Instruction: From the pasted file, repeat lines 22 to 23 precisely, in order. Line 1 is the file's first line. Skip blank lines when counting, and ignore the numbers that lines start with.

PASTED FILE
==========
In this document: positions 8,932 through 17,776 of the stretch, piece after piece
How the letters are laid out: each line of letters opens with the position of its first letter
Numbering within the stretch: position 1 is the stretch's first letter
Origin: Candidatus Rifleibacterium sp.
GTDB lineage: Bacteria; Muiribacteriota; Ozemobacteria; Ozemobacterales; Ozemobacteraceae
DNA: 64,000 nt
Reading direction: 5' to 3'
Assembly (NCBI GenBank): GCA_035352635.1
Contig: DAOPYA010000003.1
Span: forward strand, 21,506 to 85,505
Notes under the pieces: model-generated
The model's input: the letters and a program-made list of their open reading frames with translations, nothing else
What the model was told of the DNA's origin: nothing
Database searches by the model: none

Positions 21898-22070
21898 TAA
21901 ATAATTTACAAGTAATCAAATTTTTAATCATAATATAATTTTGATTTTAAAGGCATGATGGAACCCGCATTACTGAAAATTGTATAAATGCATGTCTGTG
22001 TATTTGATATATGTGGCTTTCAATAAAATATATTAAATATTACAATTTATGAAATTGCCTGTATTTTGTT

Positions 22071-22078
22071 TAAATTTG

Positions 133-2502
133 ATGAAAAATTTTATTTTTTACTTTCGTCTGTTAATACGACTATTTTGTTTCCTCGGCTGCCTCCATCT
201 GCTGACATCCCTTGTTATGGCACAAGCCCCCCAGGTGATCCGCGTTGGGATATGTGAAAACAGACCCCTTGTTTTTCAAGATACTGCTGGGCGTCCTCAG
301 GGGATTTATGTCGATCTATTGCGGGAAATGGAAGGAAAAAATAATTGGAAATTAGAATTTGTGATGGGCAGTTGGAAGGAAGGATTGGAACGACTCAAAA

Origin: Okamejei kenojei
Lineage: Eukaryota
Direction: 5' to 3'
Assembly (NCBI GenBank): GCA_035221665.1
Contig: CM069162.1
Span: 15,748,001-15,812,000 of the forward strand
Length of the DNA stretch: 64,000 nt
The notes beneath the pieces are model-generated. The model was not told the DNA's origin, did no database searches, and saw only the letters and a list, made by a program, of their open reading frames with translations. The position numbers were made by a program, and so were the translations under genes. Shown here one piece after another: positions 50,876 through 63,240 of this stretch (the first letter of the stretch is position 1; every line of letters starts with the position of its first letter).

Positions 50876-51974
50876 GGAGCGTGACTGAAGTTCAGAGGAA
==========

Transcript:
133 ATGAAAAATTTTATTTTTTACTTTCGTCTGTTAATACGACTATTTTGTTTCCTCGGCTGCCTCCATCT
201 GCTGACATCCCTTGTTATGGCACAAGCCCCCCAGGTGATCCGCGTTGGGATATGTGAAAACAGACCCCTTGTTTTTCAAGATACTGCTGGGCGTCCTCAG